The reason most investors prefer equity funds is because they predominantly invest in stocks yet offer diversification as compared to direct equities. One single unit of an equity mutual fund is a combination of multiple stocks. For example, if you invest in an equity fund that invests in Tata Motors, Apollo Hospital, and Infosys, one single unit of that equity scheme will be an amalgamation of these three companies’ stocks. Equity funds invest majority of their investible corpus in equity and equity related instruments. Although they are highly volatile over the short term, equity funds have outperformed all other investment avenues over the long term.
Here are some of the pros and cons of investing in equity mutual funds. Let us start with the pros.
Pros of investing in equity mutual funds
Equity funds invest in a diversified portfolio of securities
As stated earlier, the biggest advantage of equity funds is that they invest in a diversified portfolio of securities. Equity funds offer active risk management by mitigating the overall risk of the portfolio. By investing in multiple company stocks, the scheme avoids ‘stock specific risk’. Even if one underlying asset underperforms, investments in other assets can even out the losses.
Under professional management
The reason most retail investors prefer equity funds is because they lack the knowledge of investing in the stock market. An equity fund manager, along with the help of market experts and analysts, picks stocks that have the potential to generate capital appreciation over the long run. The professionals put their years of experience to work in ensuring that the scheme is able to outperform its underlying benchmark.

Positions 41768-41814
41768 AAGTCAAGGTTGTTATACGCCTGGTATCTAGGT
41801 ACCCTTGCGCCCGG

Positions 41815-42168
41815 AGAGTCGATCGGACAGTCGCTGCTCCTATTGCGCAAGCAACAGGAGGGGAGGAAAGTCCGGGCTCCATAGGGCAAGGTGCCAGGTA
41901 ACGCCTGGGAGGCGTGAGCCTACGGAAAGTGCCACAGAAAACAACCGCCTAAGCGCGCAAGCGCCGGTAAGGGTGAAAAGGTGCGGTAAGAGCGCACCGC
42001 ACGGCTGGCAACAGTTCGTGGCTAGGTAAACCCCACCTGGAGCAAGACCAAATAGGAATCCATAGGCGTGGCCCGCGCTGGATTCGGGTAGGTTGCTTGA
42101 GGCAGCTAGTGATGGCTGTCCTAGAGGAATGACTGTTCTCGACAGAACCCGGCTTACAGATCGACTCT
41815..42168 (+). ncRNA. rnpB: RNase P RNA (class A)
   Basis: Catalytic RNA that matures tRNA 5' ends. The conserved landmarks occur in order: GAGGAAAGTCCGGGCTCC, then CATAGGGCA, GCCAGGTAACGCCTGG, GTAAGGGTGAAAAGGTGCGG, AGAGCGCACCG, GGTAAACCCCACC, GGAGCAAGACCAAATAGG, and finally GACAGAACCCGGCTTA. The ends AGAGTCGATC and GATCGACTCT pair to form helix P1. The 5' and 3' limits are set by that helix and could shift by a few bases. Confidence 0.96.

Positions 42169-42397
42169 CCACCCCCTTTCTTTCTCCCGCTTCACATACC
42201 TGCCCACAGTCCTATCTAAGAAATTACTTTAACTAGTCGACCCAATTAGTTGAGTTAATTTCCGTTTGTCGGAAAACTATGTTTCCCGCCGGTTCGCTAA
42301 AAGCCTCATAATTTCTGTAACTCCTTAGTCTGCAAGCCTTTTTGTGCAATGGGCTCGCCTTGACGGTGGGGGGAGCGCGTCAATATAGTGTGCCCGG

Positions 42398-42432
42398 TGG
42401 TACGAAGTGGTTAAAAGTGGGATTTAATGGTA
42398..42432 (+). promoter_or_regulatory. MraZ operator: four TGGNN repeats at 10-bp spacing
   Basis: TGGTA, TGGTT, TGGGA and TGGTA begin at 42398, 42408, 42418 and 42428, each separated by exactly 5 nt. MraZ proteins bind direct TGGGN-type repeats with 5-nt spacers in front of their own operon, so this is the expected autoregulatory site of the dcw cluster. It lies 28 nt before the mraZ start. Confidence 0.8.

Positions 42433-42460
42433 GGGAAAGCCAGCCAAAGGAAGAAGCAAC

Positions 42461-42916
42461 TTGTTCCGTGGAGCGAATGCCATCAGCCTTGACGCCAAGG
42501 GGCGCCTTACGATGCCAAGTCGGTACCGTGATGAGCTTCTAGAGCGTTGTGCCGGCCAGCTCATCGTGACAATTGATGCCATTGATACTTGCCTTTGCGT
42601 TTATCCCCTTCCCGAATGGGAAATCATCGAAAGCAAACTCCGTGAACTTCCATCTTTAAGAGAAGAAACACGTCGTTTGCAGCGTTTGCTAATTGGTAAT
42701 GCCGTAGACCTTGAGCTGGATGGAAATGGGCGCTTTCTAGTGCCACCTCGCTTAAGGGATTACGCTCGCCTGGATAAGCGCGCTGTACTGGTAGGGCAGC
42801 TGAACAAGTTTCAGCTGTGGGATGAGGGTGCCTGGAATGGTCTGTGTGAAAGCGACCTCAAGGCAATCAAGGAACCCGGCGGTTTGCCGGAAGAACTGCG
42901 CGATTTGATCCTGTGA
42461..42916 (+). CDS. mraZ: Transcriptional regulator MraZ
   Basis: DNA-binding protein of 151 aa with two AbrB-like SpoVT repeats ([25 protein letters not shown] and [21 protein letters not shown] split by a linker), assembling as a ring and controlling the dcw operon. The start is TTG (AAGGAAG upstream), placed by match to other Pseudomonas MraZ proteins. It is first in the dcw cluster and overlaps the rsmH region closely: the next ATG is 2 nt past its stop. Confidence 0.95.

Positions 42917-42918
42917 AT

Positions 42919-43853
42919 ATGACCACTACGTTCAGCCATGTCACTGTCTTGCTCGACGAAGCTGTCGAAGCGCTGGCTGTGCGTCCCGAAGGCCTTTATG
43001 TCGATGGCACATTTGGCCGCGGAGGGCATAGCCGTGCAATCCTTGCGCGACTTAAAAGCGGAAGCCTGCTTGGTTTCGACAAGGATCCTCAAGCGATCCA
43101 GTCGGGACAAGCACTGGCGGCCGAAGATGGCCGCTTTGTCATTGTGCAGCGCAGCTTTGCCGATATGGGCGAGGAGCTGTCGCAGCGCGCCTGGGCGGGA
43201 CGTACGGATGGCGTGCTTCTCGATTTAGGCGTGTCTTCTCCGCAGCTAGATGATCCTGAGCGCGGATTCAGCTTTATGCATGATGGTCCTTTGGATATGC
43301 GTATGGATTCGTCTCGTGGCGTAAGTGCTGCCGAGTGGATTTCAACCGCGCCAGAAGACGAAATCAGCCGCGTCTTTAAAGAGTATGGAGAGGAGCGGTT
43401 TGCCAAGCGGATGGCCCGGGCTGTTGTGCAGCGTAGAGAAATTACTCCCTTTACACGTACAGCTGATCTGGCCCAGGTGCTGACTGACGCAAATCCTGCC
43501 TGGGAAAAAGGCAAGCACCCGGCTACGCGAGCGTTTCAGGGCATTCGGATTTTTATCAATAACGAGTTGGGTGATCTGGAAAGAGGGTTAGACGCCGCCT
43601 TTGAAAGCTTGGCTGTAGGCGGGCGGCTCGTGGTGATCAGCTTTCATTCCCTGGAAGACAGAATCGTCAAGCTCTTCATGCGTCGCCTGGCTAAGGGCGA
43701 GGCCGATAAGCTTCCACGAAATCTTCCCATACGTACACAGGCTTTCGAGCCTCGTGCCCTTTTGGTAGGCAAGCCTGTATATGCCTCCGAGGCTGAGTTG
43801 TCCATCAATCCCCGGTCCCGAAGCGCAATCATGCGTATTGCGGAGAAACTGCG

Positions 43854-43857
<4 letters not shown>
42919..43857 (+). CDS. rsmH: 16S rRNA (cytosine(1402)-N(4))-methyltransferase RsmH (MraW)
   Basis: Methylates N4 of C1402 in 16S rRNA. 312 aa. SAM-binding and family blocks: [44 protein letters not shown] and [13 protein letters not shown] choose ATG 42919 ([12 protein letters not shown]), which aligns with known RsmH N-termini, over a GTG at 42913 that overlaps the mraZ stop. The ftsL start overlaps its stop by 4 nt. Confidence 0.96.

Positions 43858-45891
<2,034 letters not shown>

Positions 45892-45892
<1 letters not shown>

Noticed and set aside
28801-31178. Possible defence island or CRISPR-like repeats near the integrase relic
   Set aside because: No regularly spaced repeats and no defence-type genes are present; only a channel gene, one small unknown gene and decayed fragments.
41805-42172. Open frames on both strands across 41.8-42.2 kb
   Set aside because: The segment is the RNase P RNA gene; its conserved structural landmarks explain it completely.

SIP investment option
The biggest advantage of investing in equity mutual funds is that you can make small systematic investments at periodic intervals by starting a monthly SIP. Systematic Investment Plan is preferred by most individuals are compared to lumpsum investment for various reasons. With SIP, one doesn’t need to have a large capital for making the initial investment. There are some schemes where you can invest an amount as little as Rs. 500 per month. SIPs might inculcate the discipline of investing regularly for the long run. Long term investing in equity mutual funds via SIP might allow investors to benefit from various investment techniques like rupee cost averaging and power of compounding.
Drawbacks of investing in equity mutual funds
Retail investors lack ownership
When you buy shares of a company, you own a stake in that company irrespective of whether the company earns profit or face losses. When you buy shares, you become the shareholder of the company. There’s no such thing when investing in equity mutual funds. Those who invest in an equity mutual fund, they are allotted units and become unitholders of that particular equity mutual fund. Investors cannot own the underlying stocks the form the investment portfolio of an equity mutual fund.
Expense ratio is high
Since equity funds are actively managed, they carry a relatively high expense ratio. An expense ratio consists of all the recurring costs and management costs that must be taken care of so that the scheme to run smoothly. At the time of investment, the expense ratio may not seem like a big deal, but it does have the tendency to take a big chunk of you long term gains.
Like any other mutual fund scheme, equity funds do not offer guaranteed returns. Investors are expected to not depend on any one asset class for creating wealth. Depending on your risk appetite, ensure that you diversify your investment portfolio with the right mix of equity and debt.
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